Expatriates. Success in cross-cultural adaption

Seminar Paper, 2020

22 Pages, Grade: 1,3



Table of contents


List of abbreviations

List of figures

1 The expatriate – a risk factor in intercultural cooperation

2 Expatriates and cross-cultural adaption
2.1 Definition and composition of culture
2.2 Expatriates and the necessity of cross-cultural adaption
2.3 Possible conflicts and culture shocks of expatriates
2.4 Selection process and characteristics of expatriates
2.5 Preparation of the expatriate for the assignment abroad

3 Case study: German expatriate in China
3.1 Development and attractiveness of the Chinese market for MNC
3.2 German culture standards
3.3 Chinese culture standards
3.4 Possible cultural conflicts for German expatriates in China
3.5 Measures for success in the cross-cultural adaptation as German expatriate in China

4 Summary, conclusion, and outlook



The strong internationalisation of the world economy has led to many employees that are sent abroad on temporary assignments by multinational companies. These expatriates are sent to transfer knowledge, improve communication, or execute other business tasks that can´t be performed by local employees. The cross-cultural adaption can be very challenging. Different studies show that on average 16-40% of all expatriate managers return home early because of their poor performance and/or their inability to adjust to the foreign culture.

The purpose of this seminar paper is to define success in cross-cultural adaption and present methods that can help to achieve it. Theoretical approaches are given to identify and avoid possible conflicts in intercultural interactions. The theories are tested in a case study in which a German expatriate is sent to China. The culture standards of both countries are presented to detect possible conflicts. Measures are defined that can help to adapt to the new cultural environment and perform the business task successfully.

Keywords: expatriates, cross-cultural adaption, culture standards, intercultural competence, intercultural, culture shock, reintegration process, intercultural training, German expatriate in China

List of abbreviations

- Cf. Compare

- Ed. Editor

- f. Following page

- ff. Following pages

- FDI Foreign Direct Investment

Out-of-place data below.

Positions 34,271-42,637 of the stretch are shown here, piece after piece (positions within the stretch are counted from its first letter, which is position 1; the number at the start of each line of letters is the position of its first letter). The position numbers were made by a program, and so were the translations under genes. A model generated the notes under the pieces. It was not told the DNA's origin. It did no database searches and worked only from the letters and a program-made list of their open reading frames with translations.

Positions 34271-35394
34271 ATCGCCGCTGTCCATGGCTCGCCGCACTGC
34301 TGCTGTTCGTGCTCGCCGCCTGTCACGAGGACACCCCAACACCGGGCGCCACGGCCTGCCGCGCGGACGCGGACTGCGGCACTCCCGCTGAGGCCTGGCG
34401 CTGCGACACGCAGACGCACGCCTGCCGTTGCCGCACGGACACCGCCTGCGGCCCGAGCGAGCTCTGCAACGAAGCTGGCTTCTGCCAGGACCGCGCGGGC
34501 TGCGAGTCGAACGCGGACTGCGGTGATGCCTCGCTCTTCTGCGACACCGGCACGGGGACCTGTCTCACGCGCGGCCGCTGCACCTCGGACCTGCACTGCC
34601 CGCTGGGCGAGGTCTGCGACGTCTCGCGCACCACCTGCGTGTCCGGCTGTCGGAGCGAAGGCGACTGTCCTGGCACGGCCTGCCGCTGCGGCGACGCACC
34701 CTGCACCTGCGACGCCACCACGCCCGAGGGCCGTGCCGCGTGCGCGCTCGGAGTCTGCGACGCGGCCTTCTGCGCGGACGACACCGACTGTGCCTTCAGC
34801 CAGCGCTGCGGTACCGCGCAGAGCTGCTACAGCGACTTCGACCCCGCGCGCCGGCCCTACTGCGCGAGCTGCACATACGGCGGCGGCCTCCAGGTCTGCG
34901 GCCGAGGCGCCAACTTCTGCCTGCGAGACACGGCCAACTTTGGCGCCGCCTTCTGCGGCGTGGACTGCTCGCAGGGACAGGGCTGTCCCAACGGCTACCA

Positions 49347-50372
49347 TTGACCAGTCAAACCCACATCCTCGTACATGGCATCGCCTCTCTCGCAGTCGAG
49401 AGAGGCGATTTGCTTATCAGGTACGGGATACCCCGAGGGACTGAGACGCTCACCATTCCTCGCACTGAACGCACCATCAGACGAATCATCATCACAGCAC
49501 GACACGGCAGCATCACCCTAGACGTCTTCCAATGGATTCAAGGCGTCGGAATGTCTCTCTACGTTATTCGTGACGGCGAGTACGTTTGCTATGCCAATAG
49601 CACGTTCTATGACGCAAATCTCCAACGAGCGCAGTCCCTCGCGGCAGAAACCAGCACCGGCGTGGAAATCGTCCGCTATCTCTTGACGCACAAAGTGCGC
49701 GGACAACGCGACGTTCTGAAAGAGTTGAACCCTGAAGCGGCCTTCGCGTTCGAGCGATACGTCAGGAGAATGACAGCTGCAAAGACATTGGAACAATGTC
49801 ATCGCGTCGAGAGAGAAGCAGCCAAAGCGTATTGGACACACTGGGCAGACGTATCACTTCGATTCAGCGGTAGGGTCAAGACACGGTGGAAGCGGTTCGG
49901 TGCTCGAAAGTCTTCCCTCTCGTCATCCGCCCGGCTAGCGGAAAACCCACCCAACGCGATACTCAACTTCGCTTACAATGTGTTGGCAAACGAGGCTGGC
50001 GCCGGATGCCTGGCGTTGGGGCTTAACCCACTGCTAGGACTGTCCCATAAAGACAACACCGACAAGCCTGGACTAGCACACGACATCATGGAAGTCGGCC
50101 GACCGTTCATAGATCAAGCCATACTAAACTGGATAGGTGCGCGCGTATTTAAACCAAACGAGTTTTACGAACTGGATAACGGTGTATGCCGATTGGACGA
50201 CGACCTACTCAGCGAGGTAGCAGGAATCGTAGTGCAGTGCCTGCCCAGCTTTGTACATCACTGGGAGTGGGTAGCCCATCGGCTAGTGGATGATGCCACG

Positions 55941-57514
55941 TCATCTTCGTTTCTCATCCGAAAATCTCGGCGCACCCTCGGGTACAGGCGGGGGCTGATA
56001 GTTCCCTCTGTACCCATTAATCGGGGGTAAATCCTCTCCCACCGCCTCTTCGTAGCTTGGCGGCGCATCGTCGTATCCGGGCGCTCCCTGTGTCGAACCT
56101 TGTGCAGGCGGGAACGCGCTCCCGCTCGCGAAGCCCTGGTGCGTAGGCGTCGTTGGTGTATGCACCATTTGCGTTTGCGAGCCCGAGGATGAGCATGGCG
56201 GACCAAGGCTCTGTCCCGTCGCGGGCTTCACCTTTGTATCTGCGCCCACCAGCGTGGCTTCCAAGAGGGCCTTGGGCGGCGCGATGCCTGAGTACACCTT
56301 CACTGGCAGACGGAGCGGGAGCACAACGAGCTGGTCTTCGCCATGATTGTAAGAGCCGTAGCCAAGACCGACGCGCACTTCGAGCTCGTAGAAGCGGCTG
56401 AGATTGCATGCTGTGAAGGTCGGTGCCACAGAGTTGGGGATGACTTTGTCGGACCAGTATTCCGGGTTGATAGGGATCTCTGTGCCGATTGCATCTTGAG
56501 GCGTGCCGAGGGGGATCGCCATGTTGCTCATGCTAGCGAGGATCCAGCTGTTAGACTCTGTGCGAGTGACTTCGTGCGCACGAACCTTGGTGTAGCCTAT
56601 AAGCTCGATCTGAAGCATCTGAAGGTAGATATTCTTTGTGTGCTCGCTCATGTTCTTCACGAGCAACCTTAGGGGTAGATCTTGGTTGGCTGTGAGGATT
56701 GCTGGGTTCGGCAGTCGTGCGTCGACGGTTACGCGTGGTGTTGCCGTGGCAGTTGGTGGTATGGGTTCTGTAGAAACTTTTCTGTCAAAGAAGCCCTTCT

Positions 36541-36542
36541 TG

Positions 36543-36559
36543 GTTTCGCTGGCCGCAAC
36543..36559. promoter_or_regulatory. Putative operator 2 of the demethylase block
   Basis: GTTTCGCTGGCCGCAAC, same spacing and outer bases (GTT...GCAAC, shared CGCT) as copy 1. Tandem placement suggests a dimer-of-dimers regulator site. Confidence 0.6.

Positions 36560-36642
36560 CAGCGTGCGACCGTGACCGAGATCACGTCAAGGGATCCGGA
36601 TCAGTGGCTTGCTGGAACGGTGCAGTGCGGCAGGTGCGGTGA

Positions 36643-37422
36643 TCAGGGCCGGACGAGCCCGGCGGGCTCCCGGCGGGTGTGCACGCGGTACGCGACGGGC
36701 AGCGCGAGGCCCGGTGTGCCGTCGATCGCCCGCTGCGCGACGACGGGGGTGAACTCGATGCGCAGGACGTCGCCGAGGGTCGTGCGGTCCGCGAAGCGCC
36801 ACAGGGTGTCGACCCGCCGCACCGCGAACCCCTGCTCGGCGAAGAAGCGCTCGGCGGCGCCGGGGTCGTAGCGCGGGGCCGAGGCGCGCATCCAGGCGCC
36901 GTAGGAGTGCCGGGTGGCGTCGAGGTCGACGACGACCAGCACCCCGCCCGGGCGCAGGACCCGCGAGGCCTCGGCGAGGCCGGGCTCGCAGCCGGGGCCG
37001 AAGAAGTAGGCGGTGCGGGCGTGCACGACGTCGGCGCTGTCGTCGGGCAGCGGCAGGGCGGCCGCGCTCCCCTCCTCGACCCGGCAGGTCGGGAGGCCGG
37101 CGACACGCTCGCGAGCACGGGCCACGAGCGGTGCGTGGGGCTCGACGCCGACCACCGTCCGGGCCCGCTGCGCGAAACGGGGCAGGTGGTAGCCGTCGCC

- KPI Key Performance Indicator

- MNC Multinational Company

- p. Page

List of figures

Figure 1: Cultural Levels

Figure 2: W-curve model of adaption

1 The expatriate – a risk factor in intercultural cooperation

The internationalisation of the economy is evident in many areas.1 The exchange of goods services and technologies, as well as the foreign direct investments (FDIs) of multinational companies (MNCs), increased rapidly over the past decades. The increased FDI volume led to an increasing number of expatriates that are sent from MNCs to observe and support the successful implementation of the investment. Expatriates are getting in contact with a new and for them unknown culture, which might cause problems in cross-cultural interaction.

Many different studies show that a significant share of foreign assignments fails.2 In the studies, the share varies between 16-40 % of expatriates that fail to execute their business tasks and/or are not able to adapt to the new culture and environment. This can cause tremendous costs and loss of image for the MNC.

The objective of this scientific paper is to define success and failure in cross-cultural adaption as an expatriate. It should become clear which characteristics and skills are particularly important in the selection process. Different measures should be presented that increase the chance of success for effective implementation of the business task, as well as intercultural integration.

The scientific paper contains four chapters. At the beginning of chapter two, the key terms culture and expatriate are defined before their relation gets explained. Afterwards, possible problems and conflicts during the cross-cultural adaption in the new living and working environment are stated.

In the new culture, many expatriates experience a culture shock. The w-curve model shows the emergence and recovery of a culture shock in the new country and after returning home. Then important skills and criteria for selecting are explained to find the most suitable expatriate. The second chapter ends with pre-departure measures that can enable a faster and better cultural-adaption process for the expatriate.

The third chapter contains a case study based on a German expatriate in China. The cultural standards of the two countries are compared to discover cultural differences. Various measures are given to show how the execution of the business task and the cross-cultural adaption can be successful.